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More Bad News on the Resistant Weed Front

Farmers are bracing for a rough season contending with the spread of glyphosate-resistant weeds throughout the Heartland. The collapsing efficacy of genetically engineered (GE), herbicide-resistant (HR) technology coincides with a serious downturn in corn, soybean, and cotton prices.

Rising costs for GE-HR seed, the need to markedly intensify herbicide use (driving production costs higher), and the problems associated with new, multiple-herbicide resistant varieties is creating a perfect storm on many crop farms.

An overview of the newly released 2017 outlook for corn and soybean weed management published by Corn+Soybean Digest provides perspective on just how complex – and costly — weed management challenges will be later this spring.  The update is based on reports from Winfield United consulting agronomists who are based in key corn-soybean production areas in the Midwest. Their message is clear:

  • Glyphosate-resistant weeds are spreading fast and are a problem in a majority of fields;
  • Aggressive action must be taken in crop-season 2017 to prevent an even more serious problem in future years;
  • Higher rates of additional herbicides must be applied to stop the spread of weeds resistant to multiple families of herbicide chemistry (especially herbicide groups 2 (ALS inhibitors), 5 (triazines), 14 (PPOs), and 9 (glyphosate)); and
  • At least three effective modes of action must be rotated for early season, and season-long control, a strategy that will lead to applications of four or more different herbicides.

Kochia, commonly known as fireweed, is an Asian invasive weed that has developed resistance to glyphosate.  Photo: Jim Kennedy, Flickr 

The agronomists stress the importance of much more careful field scouting, because resistant weeds are easiest to control when they are small. If growers are slow to recognize a problem, and then cannot get in the field to spray for a few days as rain passes through, they start the cleanup process with two strikes against them. Kochia control, in particular, becomes very difficult once weeds become well established.

In Indiana, “nearly 100% of the waterhemp and Palmer amaranth are now resistant to glyphosate (Group 9) and ALS (2) herbicides” with more also becoming resistant to foliar applications of PPO herbicides (Group 14), according to one Winfield agronomist.

The popularity and rapid adoption of GE-HR “Roundup Ready” corn and soybeans in the late 1990s was driven by neutral cost, simplicity, and efficacy, coupled with the ease of dealing with problems triggered by the weather, equipment, or operator error (just make another application, which Monsanto often paid for).  Now, GE-HR technology is complex, often not effective, vulnerable to weather-driven setbacks, and much more costly than other weed management strategies. And the problems are bound to get worse for at least several years, and as they do, costs will rise further, as will complications and collateral damage.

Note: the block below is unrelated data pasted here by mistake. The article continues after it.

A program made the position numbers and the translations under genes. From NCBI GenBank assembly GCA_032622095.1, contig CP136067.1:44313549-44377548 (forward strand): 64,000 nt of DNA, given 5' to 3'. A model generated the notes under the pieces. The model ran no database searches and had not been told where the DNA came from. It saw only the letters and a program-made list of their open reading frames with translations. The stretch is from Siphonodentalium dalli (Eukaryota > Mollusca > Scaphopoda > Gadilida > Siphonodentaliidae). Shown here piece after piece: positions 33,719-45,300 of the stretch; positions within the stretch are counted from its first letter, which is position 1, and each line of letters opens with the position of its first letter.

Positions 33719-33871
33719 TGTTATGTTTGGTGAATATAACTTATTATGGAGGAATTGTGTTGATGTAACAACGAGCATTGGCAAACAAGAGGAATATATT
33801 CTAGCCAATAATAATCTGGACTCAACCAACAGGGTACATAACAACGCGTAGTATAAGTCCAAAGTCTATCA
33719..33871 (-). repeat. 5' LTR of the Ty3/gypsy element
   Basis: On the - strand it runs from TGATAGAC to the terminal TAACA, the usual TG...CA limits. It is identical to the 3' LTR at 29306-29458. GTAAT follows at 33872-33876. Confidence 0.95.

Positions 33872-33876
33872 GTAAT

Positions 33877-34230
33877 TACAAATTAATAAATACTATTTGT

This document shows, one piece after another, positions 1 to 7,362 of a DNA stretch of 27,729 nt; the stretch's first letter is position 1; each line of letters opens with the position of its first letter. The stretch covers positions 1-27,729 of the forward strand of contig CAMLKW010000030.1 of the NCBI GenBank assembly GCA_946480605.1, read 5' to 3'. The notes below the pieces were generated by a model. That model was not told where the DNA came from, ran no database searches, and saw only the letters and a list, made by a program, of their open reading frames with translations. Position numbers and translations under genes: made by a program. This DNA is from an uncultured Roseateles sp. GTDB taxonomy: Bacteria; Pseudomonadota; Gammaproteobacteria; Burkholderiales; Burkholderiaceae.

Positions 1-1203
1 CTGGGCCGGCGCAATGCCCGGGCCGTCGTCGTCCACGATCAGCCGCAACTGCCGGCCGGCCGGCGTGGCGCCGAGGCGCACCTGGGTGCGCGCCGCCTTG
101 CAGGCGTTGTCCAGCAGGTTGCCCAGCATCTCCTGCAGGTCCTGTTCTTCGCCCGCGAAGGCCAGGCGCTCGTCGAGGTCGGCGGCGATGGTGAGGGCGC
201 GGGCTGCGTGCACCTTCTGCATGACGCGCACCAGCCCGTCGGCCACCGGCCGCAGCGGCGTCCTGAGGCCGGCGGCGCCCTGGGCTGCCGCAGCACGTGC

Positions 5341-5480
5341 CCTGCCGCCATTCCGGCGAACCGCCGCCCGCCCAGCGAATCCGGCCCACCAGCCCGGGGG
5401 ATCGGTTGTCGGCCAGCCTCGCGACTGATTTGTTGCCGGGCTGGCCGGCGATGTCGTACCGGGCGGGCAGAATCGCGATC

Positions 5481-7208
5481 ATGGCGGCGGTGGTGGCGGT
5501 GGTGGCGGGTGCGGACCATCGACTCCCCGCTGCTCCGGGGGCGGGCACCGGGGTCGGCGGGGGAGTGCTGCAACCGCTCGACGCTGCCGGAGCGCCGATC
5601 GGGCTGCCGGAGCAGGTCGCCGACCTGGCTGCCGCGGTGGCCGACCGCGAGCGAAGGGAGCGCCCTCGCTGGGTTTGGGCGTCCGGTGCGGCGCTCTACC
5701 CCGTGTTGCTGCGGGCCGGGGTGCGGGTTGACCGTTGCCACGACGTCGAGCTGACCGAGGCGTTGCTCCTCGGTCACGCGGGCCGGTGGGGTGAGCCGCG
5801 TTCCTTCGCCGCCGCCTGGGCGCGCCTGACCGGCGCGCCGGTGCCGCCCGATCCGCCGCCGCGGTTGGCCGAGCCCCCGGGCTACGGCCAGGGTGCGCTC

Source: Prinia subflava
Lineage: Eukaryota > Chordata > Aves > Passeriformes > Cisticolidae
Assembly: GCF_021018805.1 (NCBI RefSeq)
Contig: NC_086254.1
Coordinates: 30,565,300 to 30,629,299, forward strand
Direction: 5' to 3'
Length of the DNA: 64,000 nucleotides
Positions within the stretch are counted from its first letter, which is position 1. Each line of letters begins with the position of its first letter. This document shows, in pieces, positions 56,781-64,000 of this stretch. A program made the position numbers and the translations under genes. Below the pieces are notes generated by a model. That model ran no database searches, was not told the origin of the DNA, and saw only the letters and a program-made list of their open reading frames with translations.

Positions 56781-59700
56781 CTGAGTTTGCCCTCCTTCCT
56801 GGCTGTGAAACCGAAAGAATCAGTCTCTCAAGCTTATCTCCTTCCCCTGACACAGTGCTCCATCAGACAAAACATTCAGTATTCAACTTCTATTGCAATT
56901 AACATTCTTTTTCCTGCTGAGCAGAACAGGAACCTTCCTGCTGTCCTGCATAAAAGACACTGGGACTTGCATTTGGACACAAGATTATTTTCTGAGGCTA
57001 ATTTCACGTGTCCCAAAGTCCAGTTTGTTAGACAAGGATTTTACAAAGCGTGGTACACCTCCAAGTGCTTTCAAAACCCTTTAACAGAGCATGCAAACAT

It is clear how the pesticide-seed-biotechnology industry is responding to the problem. They are forcing farmers to double-down on herbicide-based solutions to problems triggered by excessive reliance on herbicides. They can do this because the companies control the decisions regarding which GE-HR traits are bred into the majority of the corn and soybean seed supply.

Monsanto, DuPont-Pioneer, and Dow AgroSciences have announced plans to move either the dicamba– or 2,4-D-resistance gene into the vast majority of their share of the soybean seed supply. Farmers will have no choice but to choose from among the locally adapted GE-HR seeds offered to them. Sure, some will seek out and buy non-GE seed, but the supply will be limited to around 10% of overall acreage.

One would hope that more and more farmers will recognize the need to change weed management systems, but their embrace of GE-HR technology remains largely unchanged. The decision to break from the pack is a difficult one, both technically and culturally, despite the substantial premiums offered for non-GE and organic corn and soybeans.

Until such a break happens on a larger scale, farmers in Eastern Europe and South America are delighted at the chance to meet growing demand here in the U.S. for non-GE and organic livestock feed.

Source:

Kurt Lawton, “Weed control outlook: Soybeans & corn,” Corn and Soybean Digest, February 7, 2017

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